J. Mark Kenoyer sitting in the right foreground takes notes during excavations at the southwest corner of the "granary" (Trench 1SW). The baked brick revetment of the "granary" platform is in the foreground, the southernmost baked brick wall of the
Ancient Indus Civilization "granary" excavations and materials. Note that the earlier interpretation of these constructions are Harappa and Mohenjo-daro in particular are not thought of as granaries by modern archaeologists; their purpose remains unclear.
In the upper levels of , a small baked brick structure with sump pots was found. This structure, possibly a latrine, is on the northern margin of a major east-west street that ran along the southern edge of the "granary" area.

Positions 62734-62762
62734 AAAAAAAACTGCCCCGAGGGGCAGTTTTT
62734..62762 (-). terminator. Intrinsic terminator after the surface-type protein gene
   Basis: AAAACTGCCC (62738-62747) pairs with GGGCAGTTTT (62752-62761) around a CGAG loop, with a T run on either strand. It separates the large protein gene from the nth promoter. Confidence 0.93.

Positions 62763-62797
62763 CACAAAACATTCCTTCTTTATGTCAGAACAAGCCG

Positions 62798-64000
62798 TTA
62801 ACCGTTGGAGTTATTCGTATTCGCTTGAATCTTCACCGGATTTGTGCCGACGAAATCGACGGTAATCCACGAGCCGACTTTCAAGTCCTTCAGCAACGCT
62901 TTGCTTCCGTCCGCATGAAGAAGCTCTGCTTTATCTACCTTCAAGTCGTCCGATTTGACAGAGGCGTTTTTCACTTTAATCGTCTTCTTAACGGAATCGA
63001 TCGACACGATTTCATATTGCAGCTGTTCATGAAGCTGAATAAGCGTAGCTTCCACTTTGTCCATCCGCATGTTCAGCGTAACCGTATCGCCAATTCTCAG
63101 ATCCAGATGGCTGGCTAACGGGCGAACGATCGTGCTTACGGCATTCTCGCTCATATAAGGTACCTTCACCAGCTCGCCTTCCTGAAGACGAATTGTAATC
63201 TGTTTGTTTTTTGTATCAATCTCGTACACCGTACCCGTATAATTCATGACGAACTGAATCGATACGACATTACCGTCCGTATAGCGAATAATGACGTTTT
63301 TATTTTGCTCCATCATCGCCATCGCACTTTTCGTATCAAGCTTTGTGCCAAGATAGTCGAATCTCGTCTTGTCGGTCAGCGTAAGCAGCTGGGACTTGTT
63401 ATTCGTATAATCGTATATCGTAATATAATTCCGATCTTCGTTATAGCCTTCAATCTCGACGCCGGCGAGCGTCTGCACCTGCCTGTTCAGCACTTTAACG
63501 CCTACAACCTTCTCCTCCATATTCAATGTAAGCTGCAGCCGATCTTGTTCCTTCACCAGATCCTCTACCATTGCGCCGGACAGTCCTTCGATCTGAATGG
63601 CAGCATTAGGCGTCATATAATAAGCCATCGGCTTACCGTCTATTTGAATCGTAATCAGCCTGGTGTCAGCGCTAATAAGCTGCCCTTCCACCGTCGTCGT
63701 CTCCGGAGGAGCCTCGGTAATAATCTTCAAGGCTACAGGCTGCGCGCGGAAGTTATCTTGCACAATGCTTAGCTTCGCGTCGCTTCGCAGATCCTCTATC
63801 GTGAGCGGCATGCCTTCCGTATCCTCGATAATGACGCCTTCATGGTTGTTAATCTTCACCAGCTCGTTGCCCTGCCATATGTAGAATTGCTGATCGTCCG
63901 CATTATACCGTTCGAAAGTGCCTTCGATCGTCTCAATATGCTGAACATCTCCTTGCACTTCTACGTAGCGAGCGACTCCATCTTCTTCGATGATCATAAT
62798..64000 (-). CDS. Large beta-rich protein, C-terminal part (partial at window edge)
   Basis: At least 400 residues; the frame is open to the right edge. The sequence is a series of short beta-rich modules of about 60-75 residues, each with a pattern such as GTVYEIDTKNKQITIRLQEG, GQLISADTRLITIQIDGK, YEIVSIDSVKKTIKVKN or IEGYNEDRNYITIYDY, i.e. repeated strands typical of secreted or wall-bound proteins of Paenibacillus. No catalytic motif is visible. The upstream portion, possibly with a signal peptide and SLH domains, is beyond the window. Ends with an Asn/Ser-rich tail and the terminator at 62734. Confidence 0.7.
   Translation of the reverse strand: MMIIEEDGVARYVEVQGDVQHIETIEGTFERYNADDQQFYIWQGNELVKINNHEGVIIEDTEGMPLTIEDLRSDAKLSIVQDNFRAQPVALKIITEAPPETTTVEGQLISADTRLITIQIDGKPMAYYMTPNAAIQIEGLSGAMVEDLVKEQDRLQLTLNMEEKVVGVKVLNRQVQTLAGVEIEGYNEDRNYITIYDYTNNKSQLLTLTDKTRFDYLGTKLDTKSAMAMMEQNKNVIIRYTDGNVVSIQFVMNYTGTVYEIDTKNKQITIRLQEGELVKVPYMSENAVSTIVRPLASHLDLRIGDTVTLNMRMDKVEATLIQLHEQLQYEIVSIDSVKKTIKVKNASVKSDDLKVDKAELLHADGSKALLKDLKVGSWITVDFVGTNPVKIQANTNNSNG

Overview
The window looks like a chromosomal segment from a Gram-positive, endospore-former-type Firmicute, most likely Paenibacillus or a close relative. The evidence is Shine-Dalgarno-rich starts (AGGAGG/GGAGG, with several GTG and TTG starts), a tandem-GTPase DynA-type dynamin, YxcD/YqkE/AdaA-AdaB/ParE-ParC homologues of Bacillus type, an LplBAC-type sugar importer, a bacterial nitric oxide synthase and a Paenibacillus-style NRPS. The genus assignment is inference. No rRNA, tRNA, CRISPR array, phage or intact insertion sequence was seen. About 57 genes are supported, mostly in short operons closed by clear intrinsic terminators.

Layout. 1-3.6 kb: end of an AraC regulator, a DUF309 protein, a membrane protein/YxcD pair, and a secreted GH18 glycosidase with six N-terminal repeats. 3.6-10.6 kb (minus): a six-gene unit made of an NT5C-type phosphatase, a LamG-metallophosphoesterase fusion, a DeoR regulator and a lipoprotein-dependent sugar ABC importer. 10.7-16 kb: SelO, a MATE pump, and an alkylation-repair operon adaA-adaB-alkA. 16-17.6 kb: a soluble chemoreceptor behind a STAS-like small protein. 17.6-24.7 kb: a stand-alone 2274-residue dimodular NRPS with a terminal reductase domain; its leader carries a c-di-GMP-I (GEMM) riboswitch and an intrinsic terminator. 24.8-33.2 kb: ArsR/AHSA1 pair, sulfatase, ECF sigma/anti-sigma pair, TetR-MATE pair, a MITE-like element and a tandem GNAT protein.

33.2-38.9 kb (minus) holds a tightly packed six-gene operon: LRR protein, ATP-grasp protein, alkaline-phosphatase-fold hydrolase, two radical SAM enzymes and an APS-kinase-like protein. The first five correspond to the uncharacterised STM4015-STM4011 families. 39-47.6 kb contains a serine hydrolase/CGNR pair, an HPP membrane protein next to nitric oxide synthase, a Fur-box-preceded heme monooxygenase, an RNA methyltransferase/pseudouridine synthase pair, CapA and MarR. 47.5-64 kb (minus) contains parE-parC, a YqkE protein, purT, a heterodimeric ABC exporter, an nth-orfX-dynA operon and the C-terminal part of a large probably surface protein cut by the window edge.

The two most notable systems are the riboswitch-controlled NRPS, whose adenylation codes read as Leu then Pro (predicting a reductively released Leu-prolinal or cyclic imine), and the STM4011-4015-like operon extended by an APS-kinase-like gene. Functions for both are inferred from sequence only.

Excavations in 1997 at the southeast corner of the "granary" area were undertaken to recover a full sequence of pottery, architectural features, and inscribed objects.
Overview of the "granary" area looking towards the southeast. The walls have been partly restored for conservation purposes by the Department of Archaeology and Museums, Government of Pakistan.
Plan view of the so-called "granary" or "parallel-wall structure" on Mound F at Harappa indicating areas of HARP excavations conducted in 1997 and 1999. Note that the structural remains surrounding the "granary" are, for the most part, later than the
Limited excavations in the granary area at Harappa starting in 1997 (Trench 41 area) and 1999 have begun a new examination of this important building, first excavated in the 1920s.
The so-called "granary" of Harappa is found on Mound F. It is a brick structure that was built on a massive brick foundation over 45 meters north south and 45 meters east-west.